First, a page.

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Make Way for Tomorrow (1937) Poster

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When Leo McCarey received his 1937 Best Director Oscar for "The Awful truth," he reportedly said that he got it for the wrong film, a clear reference to his fondness for "Make Way for Tomorrow."
Paramount boss Adolph Zukor reportedly pressured Leo McCarey to alter the film's downbeat ending, but the director resisted, and his contract with the studio was not renewed.
Though they play elderly parents who have been cast aside by their children, Victor Moore and Beulah Bondi were only 61 and 49, respectively, when this film was made.
Beulah Bondi was actually one year younger than Elisabeth Risdon, who played her daughter Cora.
Director Leo McCarey made this film after the death of his father.
The film's 2009 Telluride presentation - after many years in obscurity - largely came about when Alexander Payne acquired an undamaged print off eBay for only $6.
Orson Welles was quoted as saying that the film "would make a stone cry".
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Leo McCarey was making The Milky Way (1936) with Harold Lloyd when he accidentally drank some contaminated milk and became so ill that he nearly died. This brush with mortality - and the recent death of his own father - made him want to make the film. McCarey in fact was so ill that he was unable to attend the funeral of his beloved father.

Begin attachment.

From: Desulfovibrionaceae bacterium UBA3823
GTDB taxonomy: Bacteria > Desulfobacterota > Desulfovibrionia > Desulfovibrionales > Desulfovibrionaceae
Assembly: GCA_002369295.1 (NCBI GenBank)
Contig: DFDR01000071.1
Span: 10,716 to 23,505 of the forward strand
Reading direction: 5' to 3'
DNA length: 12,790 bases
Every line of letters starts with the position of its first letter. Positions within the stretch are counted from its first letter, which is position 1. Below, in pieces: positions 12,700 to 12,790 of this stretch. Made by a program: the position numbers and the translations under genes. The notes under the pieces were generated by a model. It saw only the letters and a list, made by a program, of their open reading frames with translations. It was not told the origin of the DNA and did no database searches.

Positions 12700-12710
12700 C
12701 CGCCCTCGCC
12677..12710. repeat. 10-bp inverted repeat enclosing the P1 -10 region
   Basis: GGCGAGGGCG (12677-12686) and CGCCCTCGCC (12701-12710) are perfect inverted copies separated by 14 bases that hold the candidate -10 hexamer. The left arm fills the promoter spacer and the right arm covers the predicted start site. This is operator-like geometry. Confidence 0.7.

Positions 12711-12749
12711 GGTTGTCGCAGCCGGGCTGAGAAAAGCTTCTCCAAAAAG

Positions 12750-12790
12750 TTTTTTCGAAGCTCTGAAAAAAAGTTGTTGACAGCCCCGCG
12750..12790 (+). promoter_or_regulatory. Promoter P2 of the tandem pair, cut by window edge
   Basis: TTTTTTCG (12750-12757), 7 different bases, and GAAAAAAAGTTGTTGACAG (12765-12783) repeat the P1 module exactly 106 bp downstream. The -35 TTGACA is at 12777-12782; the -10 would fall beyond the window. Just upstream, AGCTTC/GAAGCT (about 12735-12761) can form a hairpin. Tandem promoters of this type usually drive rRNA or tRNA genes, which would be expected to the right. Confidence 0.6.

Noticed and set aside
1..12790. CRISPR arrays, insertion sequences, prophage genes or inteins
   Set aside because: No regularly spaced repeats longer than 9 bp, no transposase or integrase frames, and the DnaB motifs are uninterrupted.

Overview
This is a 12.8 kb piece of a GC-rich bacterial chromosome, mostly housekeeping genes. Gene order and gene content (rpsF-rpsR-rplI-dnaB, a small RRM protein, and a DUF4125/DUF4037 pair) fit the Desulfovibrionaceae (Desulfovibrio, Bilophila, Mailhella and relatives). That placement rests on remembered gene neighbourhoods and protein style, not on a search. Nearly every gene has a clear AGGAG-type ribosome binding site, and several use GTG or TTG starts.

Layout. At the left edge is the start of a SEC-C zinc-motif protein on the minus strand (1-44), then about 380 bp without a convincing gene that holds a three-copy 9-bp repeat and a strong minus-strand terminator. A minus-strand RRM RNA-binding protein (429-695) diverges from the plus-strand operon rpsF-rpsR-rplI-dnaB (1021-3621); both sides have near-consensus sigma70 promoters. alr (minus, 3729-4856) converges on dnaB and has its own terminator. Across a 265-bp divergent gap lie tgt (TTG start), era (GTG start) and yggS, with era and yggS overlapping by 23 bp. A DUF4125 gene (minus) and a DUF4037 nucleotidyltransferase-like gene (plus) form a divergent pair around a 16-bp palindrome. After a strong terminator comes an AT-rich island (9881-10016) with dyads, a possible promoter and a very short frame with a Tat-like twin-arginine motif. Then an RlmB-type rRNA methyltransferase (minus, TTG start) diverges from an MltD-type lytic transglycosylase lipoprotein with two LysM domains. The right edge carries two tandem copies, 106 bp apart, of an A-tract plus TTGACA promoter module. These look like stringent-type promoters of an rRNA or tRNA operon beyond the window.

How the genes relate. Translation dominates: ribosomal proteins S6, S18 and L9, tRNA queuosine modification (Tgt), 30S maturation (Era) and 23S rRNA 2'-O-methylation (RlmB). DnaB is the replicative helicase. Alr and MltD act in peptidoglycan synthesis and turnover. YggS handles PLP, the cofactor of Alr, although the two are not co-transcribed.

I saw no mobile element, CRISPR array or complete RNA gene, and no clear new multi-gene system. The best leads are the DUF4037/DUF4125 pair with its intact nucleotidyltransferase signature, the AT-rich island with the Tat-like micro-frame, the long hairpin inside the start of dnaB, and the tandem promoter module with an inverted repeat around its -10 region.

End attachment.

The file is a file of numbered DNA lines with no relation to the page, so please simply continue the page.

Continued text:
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John Ford, Frank Capra and Jean Renoir were big admirers of the film.
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French director Bertrand Tavernier's then wife, Colo Tavernier, was responsible for writing the French subtitles for its foreign release. She recalled that she found it extremely difficult to type up these subtitles as her eyes were full of tears.
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Leo McCarey spent almost a year making the film. He worked for a greatly reduced salary, refused to cast any stars and ignored Paramount chief Adolph Zukor's pleas for a happy ending.
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George Bernard Shaw wrote to Leo McCarey, expressing his admiration for the film.
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One of over 700 Paramount Productions, filmed between 1929 and 1949, which were sold to MCA/Universal in 1958 for television distribution, and have been owned and controlled by Universal ever since.
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The inspiration behind Yasujirô Ozu's most celebrated film, Tokyo Story (1953).
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Lucy Cooper's maiden name is Breckinridge.
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When he moved to Columbia, Leo McCarey found himself often at loggerheads with its notoriously difficult head, Harry Cohn. Whenever he went over budget or fell behind schedule on The Awful Truth (1937), Cohn would remind him of the commercial failure of Make Way for Tomorrow (1937). When The Awful Truth (1937) was released to great acclaim and excellent box office, McCarey led Cohn to believe that he would renew his contract with Columbia. But the day before they had agreed to sign, McCarey took out an ad in Variety announcing that he had just signed with RKO, the studio where he made two of his biggest hits, Going My Way (1944) and The Bells of St. Mary's (1945).
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Included among the "1001 Movies You Must See Before You Die", edited by Steven Schneider.
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